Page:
The absence of the hypothesized beneficial effect of acute exercise in our study might in part be explained by the absence of the expected negative impact of stress on interference control. Our results showed no main effect of stress on the interference score, indicating that in our study, the stressor did not change interference control in the overall sample. This was surprising, because other studies reported impaired inhibitory performance under stress (Sanger et al., 2014; Roos et al., 2017), and meta-analytical findings, although based on a small number of studies, suggested that the negative effect of acute stress on interference control is independent of stress severity and stress type (Shields et al., 2016). As our stress reactivity analysis revealed, the stressor elicited significant increases in all measured physiological and psychological indices of stress reactivity. Nevertheless, participants’ ratings of anxiety after the baseline Stroop task, and the Stroop task under stress, did not differ significantly (cp. Figure 3). Studies showed that impairments in Stroop performance under stress can largely be attributed to subjective stress perceptions (Henderson et al., 2012). However, other studies also found associations of HPA axis and ANS reactivity with impaired inhibitory control (Sanger et al., 2014; Roos et al., 2017). As our study did not include a control condition without stress, we were not able to fully control for the influence of potential practice effects on the results. Participants might have performed better under stress because an assessment of inhibitory control without stress took place beforehand (see limitations). In conclusion, it remains unclear why the stressor failed to elicit the expected decline in behavioral interference control, and more studies on the effect of stress on executive functioning, and on the potential role of exercise, are necessary.
Associations With DLPFC Oxygenation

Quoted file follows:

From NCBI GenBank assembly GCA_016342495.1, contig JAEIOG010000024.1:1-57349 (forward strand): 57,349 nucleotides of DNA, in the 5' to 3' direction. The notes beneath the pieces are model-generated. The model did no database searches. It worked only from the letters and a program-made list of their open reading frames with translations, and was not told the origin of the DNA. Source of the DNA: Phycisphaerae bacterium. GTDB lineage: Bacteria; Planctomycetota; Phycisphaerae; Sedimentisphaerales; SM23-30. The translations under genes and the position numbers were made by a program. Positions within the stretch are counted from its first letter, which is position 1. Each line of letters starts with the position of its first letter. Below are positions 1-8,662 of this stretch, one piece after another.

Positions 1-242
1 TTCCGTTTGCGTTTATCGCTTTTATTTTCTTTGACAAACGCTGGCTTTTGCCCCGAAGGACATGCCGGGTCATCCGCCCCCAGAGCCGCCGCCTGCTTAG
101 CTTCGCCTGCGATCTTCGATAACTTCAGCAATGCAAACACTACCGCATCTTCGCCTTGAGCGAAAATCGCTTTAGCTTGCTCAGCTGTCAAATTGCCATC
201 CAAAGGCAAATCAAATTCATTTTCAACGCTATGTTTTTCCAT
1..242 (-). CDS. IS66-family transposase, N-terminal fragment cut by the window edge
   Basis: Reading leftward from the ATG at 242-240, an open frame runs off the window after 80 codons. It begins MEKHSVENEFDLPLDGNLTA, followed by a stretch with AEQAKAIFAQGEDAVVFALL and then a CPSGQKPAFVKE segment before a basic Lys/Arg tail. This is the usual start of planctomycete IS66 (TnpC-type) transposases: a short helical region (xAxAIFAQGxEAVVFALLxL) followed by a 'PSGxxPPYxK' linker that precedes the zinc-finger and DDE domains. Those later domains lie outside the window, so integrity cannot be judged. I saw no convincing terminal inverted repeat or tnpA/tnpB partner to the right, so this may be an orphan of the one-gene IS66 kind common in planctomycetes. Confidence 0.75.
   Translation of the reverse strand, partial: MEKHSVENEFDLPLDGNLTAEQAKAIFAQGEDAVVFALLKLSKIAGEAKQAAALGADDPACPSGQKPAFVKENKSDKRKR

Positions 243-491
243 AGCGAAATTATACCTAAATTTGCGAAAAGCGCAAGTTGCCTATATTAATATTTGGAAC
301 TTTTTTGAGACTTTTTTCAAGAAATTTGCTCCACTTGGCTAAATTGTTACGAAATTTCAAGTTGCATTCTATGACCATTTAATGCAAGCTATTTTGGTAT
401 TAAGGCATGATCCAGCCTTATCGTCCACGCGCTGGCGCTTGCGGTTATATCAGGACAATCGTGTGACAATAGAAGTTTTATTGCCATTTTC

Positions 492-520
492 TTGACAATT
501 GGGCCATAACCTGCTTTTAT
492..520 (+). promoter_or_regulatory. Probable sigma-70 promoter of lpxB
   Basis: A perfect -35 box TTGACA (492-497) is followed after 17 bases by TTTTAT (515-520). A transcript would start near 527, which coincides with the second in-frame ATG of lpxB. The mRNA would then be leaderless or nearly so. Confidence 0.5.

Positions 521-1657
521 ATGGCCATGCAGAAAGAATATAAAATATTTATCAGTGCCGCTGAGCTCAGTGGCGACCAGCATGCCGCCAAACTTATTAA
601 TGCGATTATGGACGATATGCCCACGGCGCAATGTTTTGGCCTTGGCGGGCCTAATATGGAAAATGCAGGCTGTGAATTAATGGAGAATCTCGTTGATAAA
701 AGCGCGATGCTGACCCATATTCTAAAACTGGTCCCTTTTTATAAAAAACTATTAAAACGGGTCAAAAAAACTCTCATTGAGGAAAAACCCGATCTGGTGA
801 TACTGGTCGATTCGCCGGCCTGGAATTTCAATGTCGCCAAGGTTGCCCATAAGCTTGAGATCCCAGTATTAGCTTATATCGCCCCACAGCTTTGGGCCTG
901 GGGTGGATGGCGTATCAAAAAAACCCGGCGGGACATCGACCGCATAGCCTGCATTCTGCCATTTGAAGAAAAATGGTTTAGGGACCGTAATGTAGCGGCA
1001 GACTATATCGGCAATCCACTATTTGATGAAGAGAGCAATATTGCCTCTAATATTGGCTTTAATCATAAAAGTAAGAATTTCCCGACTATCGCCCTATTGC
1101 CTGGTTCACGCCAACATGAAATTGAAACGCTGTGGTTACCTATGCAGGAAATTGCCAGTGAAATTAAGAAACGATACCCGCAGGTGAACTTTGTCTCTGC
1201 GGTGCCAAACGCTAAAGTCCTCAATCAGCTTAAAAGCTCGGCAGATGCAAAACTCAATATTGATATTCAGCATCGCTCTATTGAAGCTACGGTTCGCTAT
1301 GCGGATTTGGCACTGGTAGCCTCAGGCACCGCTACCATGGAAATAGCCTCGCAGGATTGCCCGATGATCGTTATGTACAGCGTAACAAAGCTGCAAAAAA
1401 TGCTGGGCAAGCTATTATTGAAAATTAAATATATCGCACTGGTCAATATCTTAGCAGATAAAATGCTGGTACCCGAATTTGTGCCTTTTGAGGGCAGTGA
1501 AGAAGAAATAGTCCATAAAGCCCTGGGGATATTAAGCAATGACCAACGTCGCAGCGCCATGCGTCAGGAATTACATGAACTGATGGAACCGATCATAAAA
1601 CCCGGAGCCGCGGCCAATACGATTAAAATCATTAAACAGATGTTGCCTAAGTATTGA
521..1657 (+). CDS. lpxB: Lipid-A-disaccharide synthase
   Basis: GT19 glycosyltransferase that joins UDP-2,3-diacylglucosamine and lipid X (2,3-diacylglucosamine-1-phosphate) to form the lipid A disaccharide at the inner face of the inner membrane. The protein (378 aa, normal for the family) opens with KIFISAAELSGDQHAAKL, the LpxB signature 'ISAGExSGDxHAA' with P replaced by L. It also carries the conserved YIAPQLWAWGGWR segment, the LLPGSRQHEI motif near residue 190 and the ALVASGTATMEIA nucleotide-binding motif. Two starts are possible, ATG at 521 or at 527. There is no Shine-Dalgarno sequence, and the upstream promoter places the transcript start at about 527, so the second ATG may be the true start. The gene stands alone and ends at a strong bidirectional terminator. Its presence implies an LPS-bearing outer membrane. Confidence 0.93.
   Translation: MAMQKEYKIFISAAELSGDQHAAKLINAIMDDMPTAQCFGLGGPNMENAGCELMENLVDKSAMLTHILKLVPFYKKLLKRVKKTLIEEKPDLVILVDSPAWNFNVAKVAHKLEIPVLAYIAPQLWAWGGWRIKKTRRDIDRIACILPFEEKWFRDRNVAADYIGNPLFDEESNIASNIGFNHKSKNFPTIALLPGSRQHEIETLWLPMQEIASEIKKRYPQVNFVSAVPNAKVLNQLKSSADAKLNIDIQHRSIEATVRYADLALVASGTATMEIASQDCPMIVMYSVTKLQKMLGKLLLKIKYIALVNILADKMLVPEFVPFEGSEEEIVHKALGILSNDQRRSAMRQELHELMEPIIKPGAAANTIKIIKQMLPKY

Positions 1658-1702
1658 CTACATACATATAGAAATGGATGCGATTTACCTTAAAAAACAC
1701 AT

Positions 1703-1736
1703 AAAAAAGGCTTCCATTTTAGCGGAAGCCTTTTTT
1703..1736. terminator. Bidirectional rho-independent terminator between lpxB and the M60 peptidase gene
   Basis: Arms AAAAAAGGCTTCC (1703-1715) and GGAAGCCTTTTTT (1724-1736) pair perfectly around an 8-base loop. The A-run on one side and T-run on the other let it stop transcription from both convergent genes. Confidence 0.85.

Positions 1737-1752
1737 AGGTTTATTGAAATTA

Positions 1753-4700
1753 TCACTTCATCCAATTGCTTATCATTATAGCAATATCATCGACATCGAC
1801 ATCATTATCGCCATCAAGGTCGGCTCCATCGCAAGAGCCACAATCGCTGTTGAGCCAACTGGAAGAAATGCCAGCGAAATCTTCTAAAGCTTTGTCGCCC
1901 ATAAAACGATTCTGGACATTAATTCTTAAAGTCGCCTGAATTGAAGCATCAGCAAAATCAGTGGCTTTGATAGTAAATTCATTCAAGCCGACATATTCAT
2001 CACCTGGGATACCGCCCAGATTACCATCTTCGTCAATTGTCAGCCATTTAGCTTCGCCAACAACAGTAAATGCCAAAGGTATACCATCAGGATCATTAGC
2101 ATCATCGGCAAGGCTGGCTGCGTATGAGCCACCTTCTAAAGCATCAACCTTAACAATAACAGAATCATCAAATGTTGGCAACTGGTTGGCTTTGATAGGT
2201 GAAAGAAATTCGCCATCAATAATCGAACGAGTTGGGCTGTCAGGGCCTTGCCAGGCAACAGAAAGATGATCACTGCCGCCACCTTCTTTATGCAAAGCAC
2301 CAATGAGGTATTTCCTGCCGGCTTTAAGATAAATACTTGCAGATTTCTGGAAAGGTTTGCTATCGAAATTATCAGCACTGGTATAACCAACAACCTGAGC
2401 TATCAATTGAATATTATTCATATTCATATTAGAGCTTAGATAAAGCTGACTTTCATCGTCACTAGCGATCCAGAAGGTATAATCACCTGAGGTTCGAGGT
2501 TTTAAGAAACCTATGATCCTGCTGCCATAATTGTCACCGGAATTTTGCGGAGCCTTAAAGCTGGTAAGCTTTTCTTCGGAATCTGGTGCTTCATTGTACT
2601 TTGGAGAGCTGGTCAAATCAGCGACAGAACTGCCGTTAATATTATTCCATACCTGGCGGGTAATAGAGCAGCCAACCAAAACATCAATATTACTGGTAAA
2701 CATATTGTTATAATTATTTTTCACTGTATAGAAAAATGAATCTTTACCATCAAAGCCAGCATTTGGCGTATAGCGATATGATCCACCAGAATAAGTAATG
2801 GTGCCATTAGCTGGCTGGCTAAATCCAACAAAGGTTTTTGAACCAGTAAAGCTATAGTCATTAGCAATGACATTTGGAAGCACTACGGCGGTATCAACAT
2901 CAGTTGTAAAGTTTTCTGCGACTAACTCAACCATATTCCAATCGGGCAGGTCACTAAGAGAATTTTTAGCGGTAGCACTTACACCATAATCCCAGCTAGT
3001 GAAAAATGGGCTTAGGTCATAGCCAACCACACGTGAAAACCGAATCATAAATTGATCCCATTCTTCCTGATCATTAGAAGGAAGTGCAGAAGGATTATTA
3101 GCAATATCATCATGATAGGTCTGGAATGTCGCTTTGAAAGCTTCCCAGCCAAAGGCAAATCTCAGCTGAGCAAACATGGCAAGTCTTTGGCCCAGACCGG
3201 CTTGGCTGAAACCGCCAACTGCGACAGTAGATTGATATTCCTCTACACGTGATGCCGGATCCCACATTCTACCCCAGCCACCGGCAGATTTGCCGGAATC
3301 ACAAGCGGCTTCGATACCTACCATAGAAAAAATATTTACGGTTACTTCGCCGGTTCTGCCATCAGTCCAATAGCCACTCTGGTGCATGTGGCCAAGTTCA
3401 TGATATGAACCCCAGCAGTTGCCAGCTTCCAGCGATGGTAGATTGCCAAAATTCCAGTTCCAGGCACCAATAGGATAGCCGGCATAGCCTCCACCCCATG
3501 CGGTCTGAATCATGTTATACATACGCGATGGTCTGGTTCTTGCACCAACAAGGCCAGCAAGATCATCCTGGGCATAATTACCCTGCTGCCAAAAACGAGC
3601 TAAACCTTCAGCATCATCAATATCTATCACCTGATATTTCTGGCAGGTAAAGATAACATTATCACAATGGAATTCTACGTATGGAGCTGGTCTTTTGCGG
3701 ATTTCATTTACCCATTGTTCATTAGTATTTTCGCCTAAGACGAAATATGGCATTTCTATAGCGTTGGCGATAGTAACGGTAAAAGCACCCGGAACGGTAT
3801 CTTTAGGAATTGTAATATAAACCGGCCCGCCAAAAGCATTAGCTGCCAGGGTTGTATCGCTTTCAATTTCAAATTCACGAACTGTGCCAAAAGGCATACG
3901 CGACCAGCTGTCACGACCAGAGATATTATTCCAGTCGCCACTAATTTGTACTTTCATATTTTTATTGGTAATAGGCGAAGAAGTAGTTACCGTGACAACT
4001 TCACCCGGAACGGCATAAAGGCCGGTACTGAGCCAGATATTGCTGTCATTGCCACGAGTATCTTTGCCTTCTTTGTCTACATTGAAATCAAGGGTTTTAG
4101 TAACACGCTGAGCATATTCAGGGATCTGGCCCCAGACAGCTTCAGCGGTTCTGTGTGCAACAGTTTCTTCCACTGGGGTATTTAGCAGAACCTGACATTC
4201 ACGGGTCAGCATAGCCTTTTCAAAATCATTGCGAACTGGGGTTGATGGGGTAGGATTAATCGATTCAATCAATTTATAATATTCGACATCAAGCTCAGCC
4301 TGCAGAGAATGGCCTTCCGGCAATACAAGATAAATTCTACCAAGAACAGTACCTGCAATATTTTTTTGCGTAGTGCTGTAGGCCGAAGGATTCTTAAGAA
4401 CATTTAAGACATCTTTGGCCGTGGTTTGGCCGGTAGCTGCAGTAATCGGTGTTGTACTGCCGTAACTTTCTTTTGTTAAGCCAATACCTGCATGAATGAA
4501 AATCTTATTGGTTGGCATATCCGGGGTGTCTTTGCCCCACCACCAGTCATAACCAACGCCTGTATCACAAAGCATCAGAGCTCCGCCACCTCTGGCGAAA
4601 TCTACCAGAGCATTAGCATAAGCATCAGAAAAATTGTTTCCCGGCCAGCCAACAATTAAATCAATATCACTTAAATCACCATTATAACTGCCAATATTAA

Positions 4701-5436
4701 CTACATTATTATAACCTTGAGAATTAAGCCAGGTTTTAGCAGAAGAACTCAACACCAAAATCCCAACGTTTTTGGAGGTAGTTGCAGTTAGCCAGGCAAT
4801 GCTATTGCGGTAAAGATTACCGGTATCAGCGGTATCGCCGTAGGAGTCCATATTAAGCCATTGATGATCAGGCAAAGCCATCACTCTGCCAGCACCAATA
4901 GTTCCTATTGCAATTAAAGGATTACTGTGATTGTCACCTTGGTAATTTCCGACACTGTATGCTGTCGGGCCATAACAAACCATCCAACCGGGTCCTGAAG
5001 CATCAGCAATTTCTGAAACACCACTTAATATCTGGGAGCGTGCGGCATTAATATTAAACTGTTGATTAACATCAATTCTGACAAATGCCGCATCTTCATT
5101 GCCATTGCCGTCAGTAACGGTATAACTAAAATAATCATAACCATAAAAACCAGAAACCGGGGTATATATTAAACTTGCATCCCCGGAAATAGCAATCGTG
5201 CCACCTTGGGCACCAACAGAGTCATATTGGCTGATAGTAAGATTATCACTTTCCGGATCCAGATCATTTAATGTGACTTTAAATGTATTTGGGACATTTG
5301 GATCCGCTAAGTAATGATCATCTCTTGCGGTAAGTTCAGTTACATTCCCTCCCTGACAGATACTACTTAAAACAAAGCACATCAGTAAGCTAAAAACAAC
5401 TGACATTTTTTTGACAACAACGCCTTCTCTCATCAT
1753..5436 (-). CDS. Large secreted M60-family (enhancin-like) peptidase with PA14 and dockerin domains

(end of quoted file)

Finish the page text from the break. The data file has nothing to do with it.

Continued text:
Along with behavioral parameters, DLPFC oxygenation was measured to account for neurophysiological mechanisms underlying interference control. Recent fNIRS studies demonstrated that more left-lateralized DLPFC oxygenation was associated with higher interference control (Zhang et al., 2014; Ludyga et al., 2019a). This effect has been attributed to differences in left and right DLPFC activation when stimulus conflict is anticipated and up-regulation of the attentional set is required (Vanderhasselt et al., 2009). According to lateralized Stroop studies, interference effects might be greater in the left hemisphere because, compared to the right hemisphere, the left hemisphere presents an overall advantage on most verbal tasks (Belanger and Cimino, 2002). Moreover, research with fNIRS showed that positive effects of exercise on interference control might be mediated by DLPFC lateralization. In 25 young adults, Byun et al. (2014) observed improved performance in a Stroop color-word matching task after a 10min bout of mild ergometer exercise, which was accompanied by pronounced activation of the left DLPFC in relation to Stroop interference. In a sample of 60 older adults, Hyodo et al. (2016) reported correlations between higher aerobic fitness and better Stroop performance, and mediation analysis revealed that this relationship was mediated by more left-lateralized DLPFC activation. In a recent study utilizing a combined fNIRS-EEG approach, our research group investigated mechanisms underlying the association between aerobic fitness and interference control in a sample similar to the present study (Ludyga et al., 2019a). While both left-lateralized DLPFC oxygenation, and greater N450 negativity, were associated with better Stroop performance, only N450 negativity mediated the fitness-interference control relationship. Again, no studies are available that investigated associations between exercise and interference control in the presence of acute psychosocial stress, and the present study provides first insights into this relationship. Overall, our data indicate a tendency toward left-lateralized activation in both groups and in both conditions (cp. Figure 5). No systematic differences in DLPFC oxygenation occurred between both groups and conditions. These results match our findings with regard to behavioral interference control, but provide no support for our hypothesis of increased left-lateralized DLPFC activity in the exercise group. From other studies we know that exercise improves interference control via facilitation of DLPFC activation (e.g. Yanagisawa et al., 2010; Byun et al., 2014), and that acute stress affects the PFC (Arnsten, 2009). While our study only assessed stress effects on activation and functioning of the DLPFC, our results do not allow conclusions on the activation of other PFC regions under stress, and potential corresponding effects of acute exercise.